The hero of my tale
Recently, the wife and I went to a store to buy a cabinet. We used my sister’s card for the purpose. At the entrance, the young man swiped the card through an electronic reader. When my sister’s address appeared on the monitor, he asked us if we still resided in the place, or if we had moved. Ever the truthful one, the wife hemmed and hawed, but I, not wanting to complicate matters, announced that we had maintained the same residence.
Afterwards, as we looked for the cabinet, I found myself regretting having told a lie, although expediency, not malice, had prompted it.
Of course, I strive to be free of deceit. I endeavor to be truthful and sincere. But I do not always succeed. Various considerations, not the least of which is self-interest, mold my assertions and answers. Times there are when I wonder if I can be completely honest at any time at all.
My work as judge compels me daily to confront the question of honesty. I listen to witnesses who each swears to the truthfulness of his or her assertions, and yet, despite the oath, I must ascertain for myself whether or not the witness is telling a lie. In one case, after a determined protestation of his innocence, which called for a full-blown hearing, the accused suddenly broke down and confessed his guilt. Truth had won the day.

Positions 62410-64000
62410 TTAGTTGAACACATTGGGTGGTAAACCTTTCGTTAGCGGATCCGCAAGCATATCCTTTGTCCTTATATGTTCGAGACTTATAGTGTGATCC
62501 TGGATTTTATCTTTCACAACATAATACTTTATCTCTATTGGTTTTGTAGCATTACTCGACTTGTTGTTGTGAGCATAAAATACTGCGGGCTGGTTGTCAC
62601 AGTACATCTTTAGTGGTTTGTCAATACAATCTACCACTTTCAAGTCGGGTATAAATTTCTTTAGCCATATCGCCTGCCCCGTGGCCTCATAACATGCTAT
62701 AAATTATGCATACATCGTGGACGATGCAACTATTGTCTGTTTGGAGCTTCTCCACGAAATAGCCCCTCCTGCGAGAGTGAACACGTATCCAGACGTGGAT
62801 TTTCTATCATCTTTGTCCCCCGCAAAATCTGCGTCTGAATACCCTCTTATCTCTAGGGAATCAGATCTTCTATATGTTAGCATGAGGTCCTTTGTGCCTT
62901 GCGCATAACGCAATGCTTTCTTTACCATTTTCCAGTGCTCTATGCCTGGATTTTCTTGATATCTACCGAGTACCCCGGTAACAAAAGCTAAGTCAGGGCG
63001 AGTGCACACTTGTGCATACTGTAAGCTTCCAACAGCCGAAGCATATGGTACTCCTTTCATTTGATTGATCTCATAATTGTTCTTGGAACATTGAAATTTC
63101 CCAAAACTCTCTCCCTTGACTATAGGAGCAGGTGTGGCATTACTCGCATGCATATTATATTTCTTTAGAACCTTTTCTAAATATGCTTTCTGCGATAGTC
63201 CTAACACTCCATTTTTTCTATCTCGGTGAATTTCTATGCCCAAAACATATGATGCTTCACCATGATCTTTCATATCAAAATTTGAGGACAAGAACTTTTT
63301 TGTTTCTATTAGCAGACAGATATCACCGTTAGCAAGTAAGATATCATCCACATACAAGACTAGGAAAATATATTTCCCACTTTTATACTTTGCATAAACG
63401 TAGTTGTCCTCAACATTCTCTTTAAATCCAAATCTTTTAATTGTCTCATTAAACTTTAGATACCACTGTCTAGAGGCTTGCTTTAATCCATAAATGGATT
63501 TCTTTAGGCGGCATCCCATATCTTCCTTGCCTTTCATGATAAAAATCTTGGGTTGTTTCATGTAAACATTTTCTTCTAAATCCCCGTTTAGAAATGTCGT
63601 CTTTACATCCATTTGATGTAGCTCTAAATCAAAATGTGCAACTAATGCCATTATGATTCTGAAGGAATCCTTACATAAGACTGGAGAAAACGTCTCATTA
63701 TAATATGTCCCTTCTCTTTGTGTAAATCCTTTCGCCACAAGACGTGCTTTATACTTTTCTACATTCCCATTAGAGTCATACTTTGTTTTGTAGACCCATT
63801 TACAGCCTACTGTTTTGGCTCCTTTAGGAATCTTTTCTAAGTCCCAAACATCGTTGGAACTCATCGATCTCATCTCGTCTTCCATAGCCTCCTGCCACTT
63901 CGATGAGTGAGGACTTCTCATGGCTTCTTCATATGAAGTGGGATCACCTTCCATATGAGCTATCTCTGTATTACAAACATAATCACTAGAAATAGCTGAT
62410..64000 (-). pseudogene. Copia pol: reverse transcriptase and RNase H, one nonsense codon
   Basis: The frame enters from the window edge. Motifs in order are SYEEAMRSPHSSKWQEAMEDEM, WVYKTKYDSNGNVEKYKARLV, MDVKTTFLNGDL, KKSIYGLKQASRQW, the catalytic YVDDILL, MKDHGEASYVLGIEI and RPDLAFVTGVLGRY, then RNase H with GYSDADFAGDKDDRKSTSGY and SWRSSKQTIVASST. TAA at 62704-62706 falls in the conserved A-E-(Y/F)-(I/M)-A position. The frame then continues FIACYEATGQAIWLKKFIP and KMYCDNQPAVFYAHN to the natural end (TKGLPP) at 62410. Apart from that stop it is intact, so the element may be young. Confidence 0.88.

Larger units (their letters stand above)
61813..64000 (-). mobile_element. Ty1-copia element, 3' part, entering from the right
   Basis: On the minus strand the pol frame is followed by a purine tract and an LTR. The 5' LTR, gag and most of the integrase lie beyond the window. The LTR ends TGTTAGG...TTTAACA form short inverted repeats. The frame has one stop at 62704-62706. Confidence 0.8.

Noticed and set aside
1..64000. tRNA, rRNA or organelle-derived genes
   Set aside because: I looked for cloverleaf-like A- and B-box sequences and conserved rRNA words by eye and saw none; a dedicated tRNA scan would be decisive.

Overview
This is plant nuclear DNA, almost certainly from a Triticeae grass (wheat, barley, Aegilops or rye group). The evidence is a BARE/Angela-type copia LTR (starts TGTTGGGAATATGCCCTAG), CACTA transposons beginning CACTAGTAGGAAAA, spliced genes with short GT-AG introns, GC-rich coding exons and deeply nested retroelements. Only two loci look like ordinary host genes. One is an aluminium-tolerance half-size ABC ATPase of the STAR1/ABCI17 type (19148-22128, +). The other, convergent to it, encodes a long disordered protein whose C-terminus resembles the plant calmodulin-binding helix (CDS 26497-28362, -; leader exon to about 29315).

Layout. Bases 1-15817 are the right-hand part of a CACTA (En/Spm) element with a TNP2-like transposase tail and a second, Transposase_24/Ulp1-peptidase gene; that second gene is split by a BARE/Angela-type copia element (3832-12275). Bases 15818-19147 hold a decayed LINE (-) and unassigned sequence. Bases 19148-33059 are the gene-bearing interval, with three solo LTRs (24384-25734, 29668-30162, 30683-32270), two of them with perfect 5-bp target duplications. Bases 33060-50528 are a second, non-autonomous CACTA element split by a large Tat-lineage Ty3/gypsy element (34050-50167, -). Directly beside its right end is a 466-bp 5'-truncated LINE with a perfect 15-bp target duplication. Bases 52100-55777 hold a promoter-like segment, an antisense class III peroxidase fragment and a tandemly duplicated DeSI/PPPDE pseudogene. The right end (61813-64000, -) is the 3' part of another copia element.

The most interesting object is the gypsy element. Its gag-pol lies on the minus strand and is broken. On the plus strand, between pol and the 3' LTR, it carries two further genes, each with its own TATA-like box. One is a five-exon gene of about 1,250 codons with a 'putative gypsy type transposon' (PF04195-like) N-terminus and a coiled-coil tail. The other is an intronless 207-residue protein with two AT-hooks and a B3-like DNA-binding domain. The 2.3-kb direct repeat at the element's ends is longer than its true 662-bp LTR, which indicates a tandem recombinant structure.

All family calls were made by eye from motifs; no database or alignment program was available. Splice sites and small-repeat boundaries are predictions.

As I sit listening to the witness, I cannot help wishing that I could see his mind and heart. That would simplify matters. But I would still have to let him or her speak, so that I would know if his or her words match the truth, and I would have a better measurement in mixing compassion and justice.
As I look at the witness, a child, who might have been brought to the courtroom to be with its father who now sits in the dock, stares at me. I remember what someone said, that God looks at us through the eyes of a child, and it dawns on me that, even as I listen to the witness, God looks and listens to me, too. We all must be judged at the bar of truth. We all must choose whether or not to belong to the kingdom of truth.
Christ told Pilate – by way of reply to the latter’s comment, “You are a king, then!” –”You are right in saying I am a king. In fact, for this reason I was born, and for this I came into the world, to testify to the truth. Everyone on the side of truth listens to me.”
To adhere to the truth is to pray, because in prayer I stand before the God who knows and sees everything, and so I have no choice but to tell the truth and to be honest. And life lived in the truth – every activity devoted to serving the truth – is prayer. This was why purchasing the cabinet led to sadness, because it was marred by a lie.
Truth and prayer form a palindrome.
To pray, or to tell the truth – they are one and the same – is to affirm the reality of God.
It was no accident that St. Anselm formulated his famous proof of God’s existence in the form of a prayer. It came to him after he entered the cell of his mind, shut the door and spoke to God with his heart, “I seek your face, your face, Lord, I seek.”
And then he proceeded, I do want to understand in some small measure your truth, which my heart believes in and loved.
This was the same declaration that Leo Tolstoy made at the end of Sevastopol in May: “The hero of my tale – whom I love with all the power of my soul, whom I have tried to portray in all his beauty, who has been, is, and will be beautiful – is Truth.”
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